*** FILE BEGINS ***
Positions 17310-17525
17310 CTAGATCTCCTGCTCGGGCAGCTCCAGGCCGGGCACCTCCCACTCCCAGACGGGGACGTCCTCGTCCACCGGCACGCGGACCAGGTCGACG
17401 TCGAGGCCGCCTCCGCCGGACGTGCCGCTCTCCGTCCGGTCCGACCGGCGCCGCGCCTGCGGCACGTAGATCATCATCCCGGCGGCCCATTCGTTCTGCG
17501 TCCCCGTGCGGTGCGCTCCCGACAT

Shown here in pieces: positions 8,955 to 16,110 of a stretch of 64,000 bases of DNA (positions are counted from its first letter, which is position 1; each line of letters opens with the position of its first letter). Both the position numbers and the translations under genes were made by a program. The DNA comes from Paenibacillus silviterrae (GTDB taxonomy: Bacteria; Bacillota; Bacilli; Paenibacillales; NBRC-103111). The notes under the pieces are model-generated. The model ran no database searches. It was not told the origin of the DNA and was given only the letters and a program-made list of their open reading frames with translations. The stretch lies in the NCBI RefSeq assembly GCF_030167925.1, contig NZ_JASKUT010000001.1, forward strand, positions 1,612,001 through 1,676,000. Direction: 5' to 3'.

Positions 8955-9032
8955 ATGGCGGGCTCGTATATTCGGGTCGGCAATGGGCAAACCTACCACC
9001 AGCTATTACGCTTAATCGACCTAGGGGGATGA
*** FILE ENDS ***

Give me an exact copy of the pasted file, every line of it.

Positions 17310-17525
17310 CTAGATCTCCTGCTCGGGCAGCTCCAGGCCGGGCACCTCCCACTCCCAGACGGGGACGTCCTCGTCCACCGGCACGCGGACCAGGTCGACG
17401 TCGAGGCCGCCTCCGCCGGACGTGCCGCTCTCCGTCCGGTCCGACCGGCGCCGCGCCTGCGGCACGTAGATCATCATCCCGGCGGCCCATTCGTTCTGCG
17501 TCCCCGTGCGGTGCGCTCCCGACAT

Shown here in pieces: positions 8,955 to 16,110 of a stretch of 64,000 bases of DNA (positions are counted from its first letter, which is position 1; each line of letters opens with the position of its first letter). Both the position numbers and the translations under genes were made by a program. The DNA comes from Paenibacillus silviterrae (GTDB taxonomy: Bacteria; Bacillota; Bacilli; Paenibacillales; NBRC-103111). The notes under the pieces are model-generated. The model ran no database searches. It was not told the origin of the DNA and was given only the letters and a program-made list of their open reading frames with translations. The stretch lies in the NCBI RefSeq assembly GCF_030167925.1, contig NZ_JASKUT010000001.1, forward strand, positions 1,612,001 through 1,676,000. Direction: 5' to 3'.

Positions 8955-9032
8955 ATGGCGGGCTCGTATATTCGGGTCGGCAATGGGCAAACCTACCACC
9001 AGCTATTACGCTTAATCGACCTAGGGGGATGA